16. Ian Kinsler, Texas Rangers
17. Robinson Cano, New York Yankees
18. Mariano Rivera, New York Yankees
19. Carl Crawford, Boston Red Sox
20. David Freese, St. Louis Cardinals

Source: MLB, MLBPA

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Maury BrownMaury Brown is the Founder and President of the Business of Sports Network, which includes The Biz of Baseball, The Biz of Football, The Biz of Basketball and The Biz of Hockey. He writes for Baseball Prospectus and is a contributor to Forbes SportsMoney blog.. He is available as a freelance writer. Brown's full bio is here. He looks forward to your comments via email and can be contacted through the Business of Sports Network (select his name in the dropdown provided).

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Bud Selig’s Comments Before MLB's 2012 Opening Night PDF Print E-mail
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Written by Maury Brown   
Wednesday, 04 April 2012 18:16

Selig

By now it’s a well-worn tradition that the commissioner of baseball talk up how well Major League Baseball is doing before a season starts. And, 2012 is no different as Commissioner Selig is on-hand at the inaugural game the new Marlins Park.

Addressing the media, Selig said the following:

On Marlins Park: On the "I just stood out on the field & looked around. All you can say is, `Wow.'" (Jayson Stark via Twitter)

On Marlins Park: "I have no trepidation in saying that 10 years from now, people will say this was a tremendous thing for this city." (Jayson Stark via Twitter)

On the mega-deal that Joey Votto reached with the Reds: "Some signings I'm not wild about, but that isn't one of them." (Jayson Stark via Twitter)

On getting the A’s into a new ballpark, we’re no closer: "Like every other problem we've had, it will be solved." (Jayson Stark via Twitter)

On a new ballpark for the Rays, Selig touts patience: "Five or 10 years ago, you could make a case this (Marlins Park) would never happen" (Jayson Stark via Twitter)

On the DH: It will take a catalytic event" to put the DH in both leagues or kill it in both. (Jayson Stark via Twitter)

Finally, Selig, in an interview with the SportsBusiness Daily said that he believes MLB will see a 3-5% attendance increase in 2012. We agree. In fact, it could be higher. See what we said on March 1.

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Maury BrownMaury Brown is the Founder and President of the Business of Sports Network, which includes The Biz of Baseball, The Biz of Football, The Biz of Basketball and The Biz of Hockey. He writes for Baseball Prospectus and is a contributor to Forbes SportsMoney blog.. He is available as a freelance writer. Brown's full bio is here. He looks forward to your comments via email and can be contacted through the Business of Sports Network (select his name in the dropdown provided).

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Scarborough Sports Releases Info on Gen Y Interest in MLB PDF Print E-mail
Written by Maury Brown   
Tuesday, 03 April 2012 14:29

MLBWhile baseball has been pained as a stogy old-man’s game, the fact is that, yes, MLB has a young audience. As the 2012 season gets fully underway tomorrow when the Marlins host the Cardinals on ESPN, Scarborough Sports Marketing has released data on Generation Y Major League Baseball fans. Generation Y, defined as American adults age 18 to 29, make up 20% (46M) of the American adult population and 44% of them are MLB Fans. According to Scarborough:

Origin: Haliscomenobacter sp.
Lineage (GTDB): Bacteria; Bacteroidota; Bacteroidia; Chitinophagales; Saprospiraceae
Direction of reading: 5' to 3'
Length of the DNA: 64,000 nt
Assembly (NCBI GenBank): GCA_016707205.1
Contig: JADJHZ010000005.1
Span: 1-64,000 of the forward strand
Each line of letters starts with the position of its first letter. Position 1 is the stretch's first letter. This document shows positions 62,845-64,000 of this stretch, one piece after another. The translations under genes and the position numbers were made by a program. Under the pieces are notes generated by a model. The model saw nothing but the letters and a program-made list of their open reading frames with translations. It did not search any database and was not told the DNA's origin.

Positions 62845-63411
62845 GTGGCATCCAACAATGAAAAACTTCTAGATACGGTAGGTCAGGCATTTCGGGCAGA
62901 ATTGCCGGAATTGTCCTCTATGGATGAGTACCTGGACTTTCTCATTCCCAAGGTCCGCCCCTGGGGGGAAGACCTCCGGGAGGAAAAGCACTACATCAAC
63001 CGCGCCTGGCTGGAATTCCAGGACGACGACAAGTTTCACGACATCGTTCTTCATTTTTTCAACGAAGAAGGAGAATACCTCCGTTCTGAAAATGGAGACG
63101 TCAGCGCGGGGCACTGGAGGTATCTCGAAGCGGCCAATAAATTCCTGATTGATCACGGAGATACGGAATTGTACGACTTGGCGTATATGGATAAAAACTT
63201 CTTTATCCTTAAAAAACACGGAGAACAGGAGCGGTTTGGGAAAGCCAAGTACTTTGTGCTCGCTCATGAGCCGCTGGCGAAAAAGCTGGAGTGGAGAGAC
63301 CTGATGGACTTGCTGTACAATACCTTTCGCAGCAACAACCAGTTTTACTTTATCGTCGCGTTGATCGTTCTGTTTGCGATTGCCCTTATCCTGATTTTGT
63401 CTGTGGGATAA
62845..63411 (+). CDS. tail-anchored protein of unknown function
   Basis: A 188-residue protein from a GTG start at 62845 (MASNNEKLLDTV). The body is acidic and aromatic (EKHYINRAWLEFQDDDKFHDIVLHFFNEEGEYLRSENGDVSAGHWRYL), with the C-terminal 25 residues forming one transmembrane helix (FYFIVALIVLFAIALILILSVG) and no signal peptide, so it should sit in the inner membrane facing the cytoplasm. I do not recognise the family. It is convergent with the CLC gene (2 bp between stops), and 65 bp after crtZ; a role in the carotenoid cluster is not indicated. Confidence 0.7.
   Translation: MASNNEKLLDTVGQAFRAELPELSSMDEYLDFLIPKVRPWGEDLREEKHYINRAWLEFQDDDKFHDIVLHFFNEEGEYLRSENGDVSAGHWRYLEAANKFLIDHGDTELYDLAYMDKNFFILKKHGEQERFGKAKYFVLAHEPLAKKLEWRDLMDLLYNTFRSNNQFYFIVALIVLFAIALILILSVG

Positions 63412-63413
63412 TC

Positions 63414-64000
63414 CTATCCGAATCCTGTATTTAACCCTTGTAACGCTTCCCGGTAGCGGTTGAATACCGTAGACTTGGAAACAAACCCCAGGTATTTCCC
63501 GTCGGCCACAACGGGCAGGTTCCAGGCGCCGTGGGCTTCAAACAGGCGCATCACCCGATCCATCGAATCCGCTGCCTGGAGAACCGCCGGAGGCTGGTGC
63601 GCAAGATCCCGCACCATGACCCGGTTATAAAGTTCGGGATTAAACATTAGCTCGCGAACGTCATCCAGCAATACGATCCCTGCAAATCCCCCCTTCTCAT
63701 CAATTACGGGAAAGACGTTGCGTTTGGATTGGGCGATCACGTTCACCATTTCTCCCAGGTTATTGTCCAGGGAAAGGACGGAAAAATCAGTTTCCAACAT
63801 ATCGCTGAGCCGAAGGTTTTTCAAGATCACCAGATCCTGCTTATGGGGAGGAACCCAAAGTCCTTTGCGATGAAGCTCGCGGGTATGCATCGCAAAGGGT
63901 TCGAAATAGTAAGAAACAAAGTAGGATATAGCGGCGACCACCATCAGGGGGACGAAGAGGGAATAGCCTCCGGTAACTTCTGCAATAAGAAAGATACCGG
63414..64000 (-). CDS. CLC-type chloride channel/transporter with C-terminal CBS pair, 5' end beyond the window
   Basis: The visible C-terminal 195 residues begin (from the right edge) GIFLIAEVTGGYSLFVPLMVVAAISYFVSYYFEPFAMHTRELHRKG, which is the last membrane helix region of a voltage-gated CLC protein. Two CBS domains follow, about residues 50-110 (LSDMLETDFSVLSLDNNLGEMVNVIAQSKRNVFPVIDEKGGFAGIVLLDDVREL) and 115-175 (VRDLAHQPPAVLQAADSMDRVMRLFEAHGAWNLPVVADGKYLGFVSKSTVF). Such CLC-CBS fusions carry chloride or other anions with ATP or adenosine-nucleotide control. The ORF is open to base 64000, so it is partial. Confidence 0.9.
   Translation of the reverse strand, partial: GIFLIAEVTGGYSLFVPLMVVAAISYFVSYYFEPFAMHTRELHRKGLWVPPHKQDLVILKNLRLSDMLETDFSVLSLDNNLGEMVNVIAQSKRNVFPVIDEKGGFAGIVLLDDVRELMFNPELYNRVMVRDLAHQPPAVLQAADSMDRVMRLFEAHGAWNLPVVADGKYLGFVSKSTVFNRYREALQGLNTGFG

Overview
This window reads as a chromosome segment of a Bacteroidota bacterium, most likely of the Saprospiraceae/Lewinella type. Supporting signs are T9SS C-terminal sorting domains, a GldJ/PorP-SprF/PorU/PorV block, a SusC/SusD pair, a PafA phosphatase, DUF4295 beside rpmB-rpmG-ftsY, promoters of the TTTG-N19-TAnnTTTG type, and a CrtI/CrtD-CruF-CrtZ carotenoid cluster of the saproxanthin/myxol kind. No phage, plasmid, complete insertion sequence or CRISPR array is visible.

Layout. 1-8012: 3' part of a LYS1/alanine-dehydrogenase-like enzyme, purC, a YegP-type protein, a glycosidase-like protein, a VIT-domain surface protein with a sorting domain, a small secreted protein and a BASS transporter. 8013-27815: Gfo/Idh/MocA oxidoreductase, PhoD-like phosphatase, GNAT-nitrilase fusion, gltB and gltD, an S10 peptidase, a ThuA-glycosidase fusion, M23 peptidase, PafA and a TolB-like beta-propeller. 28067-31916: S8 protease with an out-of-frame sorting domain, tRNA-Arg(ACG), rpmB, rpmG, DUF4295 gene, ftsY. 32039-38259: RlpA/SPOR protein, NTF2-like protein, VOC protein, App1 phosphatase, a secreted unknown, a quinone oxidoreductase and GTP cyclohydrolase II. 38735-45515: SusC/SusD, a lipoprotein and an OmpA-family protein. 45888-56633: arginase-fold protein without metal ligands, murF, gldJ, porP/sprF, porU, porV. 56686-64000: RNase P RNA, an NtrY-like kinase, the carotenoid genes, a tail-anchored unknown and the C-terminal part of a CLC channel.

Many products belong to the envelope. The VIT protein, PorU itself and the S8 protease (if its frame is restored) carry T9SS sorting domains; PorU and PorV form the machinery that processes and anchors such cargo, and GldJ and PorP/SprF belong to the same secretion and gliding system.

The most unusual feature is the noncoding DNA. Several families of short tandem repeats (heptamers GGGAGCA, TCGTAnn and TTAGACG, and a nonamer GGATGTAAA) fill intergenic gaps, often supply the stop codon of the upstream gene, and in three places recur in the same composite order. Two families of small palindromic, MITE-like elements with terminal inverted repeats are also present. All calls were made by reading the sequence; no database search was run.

• 30% of Gen Y MLB Fans are willing to spend $25-$49 on a single game MLB ticket.
  • 12% of Gen Y MLB Fans are interested in purchasing season tickets.
  • Gen Y MLB Fans are 37% more likely than all MLB Fans to have bought MLB apparel with a team logo in the past 12 months.
  • The season opener will be between the St. Louis Cardinals and the Miami Marlins. 72% of Gen Y St. Louis residents watched, attended or listened to a Cardinals game in the past year and 36% of Gen Y Miami residents watched, attended or listened to a Marlins game in the same time period.

Some thoughts on the report…

The idea that less than a third of Gen Y MLB fans are willing to purchase a single game ticket in the defined price range isn’t exactly great news. While there are tickets priced below that threshold, the majority of tickets, aren’t.

On the flip side, you get 12 percent interested in purchasing season tickets. The bad news is, Scarborough doesn’t say how many of that 12 percent actually acted on it.

The third bullet point is interesting in that baseball merchandise is seen as a fashion trend that is increasing. One need only look at some of the colorway options available (pink hats for women, all red Yankee or all green Red Sox, as well as pretty much all teams represented as black hats with black logos) shows that MLB as a purely fashion statement – something that may be outside of interest in “baseball” – is trending with Gen Y.

On the last bullet-point… well, this should be expected. The Cardinals, of course, won the World Series last year. The Marlins haven’t been relevant since last winning the World Series in 2003. However, getting back to the “fashion” aspect, while one can quibble with whether the new Miami Marlins logos and uniform colors “work”, it is new, and in that, fans will likely purchase the merchandise. And, let’s not forget that the additions of Jose Reyes, Mark Buerhle, Heath Bell, and Ozzie Gullien (plus having the Marlins be the subject team for this year’s edition of “The Franchise” on Showtime) will give the Marlins increased marketability. Expect interest in the Marlins to go up considerably this year.

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Maury BrownMaury Brown is the Founder and President of the Business of Sports Network, which includes The Biz of Baseball, The Biz of Football, The Biz of Basketball and The Biz of Hockey. He writes for Baseball Prospectus and is a contributor to Forbes SportsMoney blog.. He is available as a freelance writer. Brown's full bio is here. He looks forward to your comments via email and can be contacted through the Business of Sports Network (select his name in the dropdown provided).